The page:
A Tale of Two GTs: 2005 Ford GT vs. 2017 Ford GT Comparison

Does the new GT capture the spirit of the old GT? Or does it ring in a new era, with an old nameplate?

1y ago

The Ford GT is a vehicle that, for the most part, I had completely forgotten about. The second generation GT from the mid-2000s came out when I was too young to actually notice it, and the new GT has fallen into the back of my mind behind newer and more interesting vehicles.

That isn't to say that I don't like the GT, far from it, it's just that if you don't see a vehicle talked about online that much following its launch, and you can't see one on your daily commute, it's easy to forget that it exists.

That is truly a shame too, because the new GT is truly spectacular, and seeing it carve up Goodwood this past year was incredible, but there are several reasons that the new GT is better, but simultaneously worse than its previous generation. Let's dive in, shall we?

We start with the styling, the new GT shares a side profile with the GTs of old, but when you look at it from the front and the rear, the futuristic styling shows decades of improvements to aerodynamics and more modern innovations. Air can travel under the flying buttresses which helps to provide more downforce, while new air intakes help keep the engine cool and channel more air through the car, instead of around the car.

Performance is truly mind-boggling in the new GT. The 3.5-liter EcoBoost V6 in the new GT is similar to the one in the Raptor, except the GT comes with bigger turbochargers and unique camshafts as well as a bunch of other go-fast bits. While the turbocharged engine doesn't make the same sort of pure American sound as the 5.4-liter Supercharged V8 in the 2005 GT, the 3.5-liter makes 100 more horsepower and 50 more lb-ft of torque. The newer GT also manages to be 100 pounds lighter than the previous generation GT.

While these cars share a name, their purposes were entirely different.

The 2005 GT was designed to pay homage to the iconic GT40s of the 1960s. The 2005 GT captured the spirit of the old GTs while looking nearly identical to the first generation GT. Modern amenities were crammed into the interior thanks to Ford's vast parts bin (Doug DeMuro will be the first to remind you that the Focus ZXW and the GT share keys), but that made the GT easy to live with on a day-to-day basis, despite many of them now sitting in air-conditioned garages slowly appreciating in value, as opposed to being driven.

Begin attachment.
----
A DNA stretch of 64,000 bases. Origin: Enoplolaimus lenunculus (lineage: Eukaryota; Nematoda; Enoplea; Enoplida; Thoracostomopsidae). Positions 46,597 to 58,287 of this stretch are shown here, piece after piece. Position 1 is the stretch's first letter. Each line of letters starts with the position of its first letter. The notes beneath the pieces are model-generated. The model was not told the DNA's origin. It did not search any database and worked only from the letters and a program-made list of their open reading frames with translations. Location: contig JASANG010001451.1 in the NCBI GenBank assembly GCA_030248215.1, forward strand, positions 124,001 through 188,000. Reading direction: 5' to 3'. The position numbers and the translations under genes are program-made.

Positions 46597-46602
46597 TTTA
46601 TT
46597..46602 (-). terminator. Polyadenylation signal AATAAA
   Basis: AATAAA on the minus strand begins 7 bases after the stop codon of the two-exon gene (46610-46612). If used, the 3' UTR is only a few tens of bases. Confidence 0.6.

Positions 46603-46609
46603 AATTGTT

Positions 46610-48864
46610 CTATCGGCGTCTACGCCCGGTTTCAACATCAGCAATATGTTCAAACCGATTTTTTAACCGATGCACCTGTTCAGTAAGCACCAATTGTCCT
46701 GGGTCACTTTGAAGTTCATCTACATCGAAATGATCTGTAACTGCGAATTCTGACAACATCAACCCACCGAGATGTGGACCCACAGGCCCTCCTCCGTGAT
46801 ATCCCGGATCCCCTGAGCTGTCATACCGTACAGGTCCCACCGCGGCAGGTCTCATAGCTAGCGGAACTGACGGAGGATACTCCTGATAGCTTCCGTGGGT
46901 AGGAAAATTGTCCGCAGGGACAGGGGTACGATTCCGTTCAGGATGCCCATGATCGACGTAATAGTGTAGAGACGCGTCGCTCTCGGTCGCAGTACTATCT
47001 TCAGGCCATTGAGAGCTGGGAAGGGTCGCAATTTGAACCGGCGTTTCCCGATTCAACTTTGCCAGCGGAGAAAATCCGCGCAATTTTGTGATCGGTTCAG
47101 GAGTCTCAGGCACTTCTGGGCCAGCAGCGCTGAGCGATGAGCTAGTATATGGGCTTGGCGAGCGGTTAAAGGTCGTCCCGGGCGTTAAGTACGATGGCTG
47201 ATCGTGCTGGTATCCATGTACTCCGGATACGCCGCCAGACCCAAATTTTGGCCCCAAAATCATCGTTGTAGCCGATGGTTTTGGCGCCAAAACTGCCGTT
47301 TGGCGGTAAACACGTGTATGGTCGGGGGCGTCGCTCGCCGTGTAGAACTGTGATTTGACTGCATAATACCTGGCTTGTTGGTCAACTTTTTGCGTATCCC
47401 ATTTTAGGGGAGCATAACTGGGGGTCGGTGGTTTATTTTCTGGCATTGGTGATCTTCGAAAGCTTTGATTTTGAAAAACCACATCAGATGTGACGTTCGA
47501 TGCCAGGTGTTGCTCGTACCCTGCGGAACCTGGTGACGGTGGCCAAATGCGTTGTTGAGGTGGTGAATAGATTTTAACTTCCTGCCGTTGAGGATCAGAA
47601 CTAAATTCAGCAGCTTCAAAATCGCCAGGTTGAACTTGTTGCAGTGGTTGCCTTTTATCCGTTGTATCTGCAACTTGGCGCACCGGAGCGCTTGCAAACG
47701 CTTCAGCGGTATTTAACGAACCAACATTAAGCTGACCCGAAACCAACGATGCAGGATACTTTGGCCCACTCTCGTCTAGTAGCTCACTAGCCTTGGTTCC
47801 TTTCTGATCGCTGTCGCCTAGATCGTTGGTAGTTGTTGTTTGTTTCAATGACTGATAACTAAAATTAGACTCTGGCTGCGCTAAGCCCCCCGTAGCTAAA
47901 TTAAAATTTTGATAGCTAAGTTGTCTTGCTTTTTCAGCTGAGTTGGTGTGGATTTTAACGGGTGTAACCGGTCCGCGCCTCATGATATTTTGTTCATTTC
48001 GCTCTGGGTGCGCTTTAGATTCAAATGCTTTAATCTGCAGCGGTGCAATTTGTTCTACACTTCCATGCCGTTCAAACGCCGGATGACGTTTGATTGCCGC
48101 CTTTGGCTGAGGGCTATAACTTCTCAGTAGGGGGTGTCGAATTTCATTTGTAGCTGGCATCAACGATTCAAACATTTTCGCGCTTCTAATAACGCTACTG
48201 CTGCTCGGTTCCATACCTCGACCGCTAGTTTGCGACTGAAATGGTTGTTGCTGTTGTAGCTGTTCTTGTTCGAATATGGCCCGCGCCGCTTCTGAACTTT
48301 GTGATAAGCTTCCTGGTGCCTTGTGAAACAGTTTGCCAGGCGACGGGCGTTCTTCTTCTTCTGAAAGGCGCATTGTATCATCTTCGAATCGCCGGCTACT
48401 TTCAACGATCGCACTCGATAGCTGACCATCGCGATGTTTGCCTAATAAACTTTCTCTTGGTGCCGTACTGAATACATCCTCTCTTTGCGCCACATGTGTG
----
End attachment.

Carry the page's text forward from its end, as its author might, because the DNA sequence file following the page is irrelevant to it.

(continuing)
The new GT was designed to go back to Le Mans and beat Ferrari at their own game...again, and it did. The new GT was purpose focused, and the only reason a road car was made was for homologation purposes. The new GT also had a relatively long list of asterisks that came with ownership, like the fact that prospective buyers had to write to Ford explaining why they should own one, and then Ford prevented customers from selling their GTs during the first year of ownership, which meant that this forbidden fruit would continue to remain forbidden for quite some time to come.

In short, both of these vehicles harness an energy that is equal parts exotic and American at the same time. I imagine that the mid-engine Corvette will have a similar feeling. Then again, there aren't a lot of mid-engined American cars that were produced in any large enough quantity to compare it to. The Ford GT continues to amaze and impress the racing enthusiasts on the track while showing exotic manufacturers that American automakers are capable of so much more than burning rubber and straight line performance.

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Comments (20)

  • One has a glorious sounding V-8 and the other a V-6 that sounds like it came out of a 79 Chevy Citation with a fouled plug...

      1 year ago
    • I don’t think the V6 sounds that bad and no it’s not a supercharged 5.8L V8, but it still is amazing since it doesn’t look out of the ordinary next to hypercars even though from a factory purchase standpoint at $400,000 us. And you can’t deny how...

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        1 year ago
    • I agree, the V8 sounds much better but in the new GT, if you get the sport exhaust, it sounds pretty damn good, not a V8 but better than a lot of other V6 cars

        1 year ago
  • Good stuff, if you ever find yourself in Detroit/Dearborn for some unfortunate reason stop by the Henry Ford museum and check out the new next to the old.

      1 year ago
    • I live only a few minutes away from it, love going there especially to see the automotive exhibits, there's now a c7r there too.

        1 year ago
    • Nice! I was lucky enough to go to a wedding reception there, it was completely empty. Hoping to go back when it’s warm enough to see the village.

        1 year ago
  • Completely agree with the writer of this article, great work my friend👍🏼 open your arms a little wider and you'll fall in love with the new gt for sure😉😂

      1 year ago
  • A car love affair is emotional. Part of that is going to be based on what feelings and memories that the car may evoke or remind one of. While the newer car is beautiful and an awesome performer in its own right, the older model has the looks needed to remind us of the history of the marque. I much prefer the older model it because of my long time emotional attachment to the GT40 and its history. If I was younger, and did not have an emotional attachment to the early models, as a fan of the car and it’s drivers, perhaps I would feel differently.

      1 year ago
  • It makes sense that the Ford has slipped off your radar. The super / hyper car category is packed with so many different players it’s difficult to keep up. The Brabham suffers from the same problem. Awesome car lost in the shuffle.

      1 year ago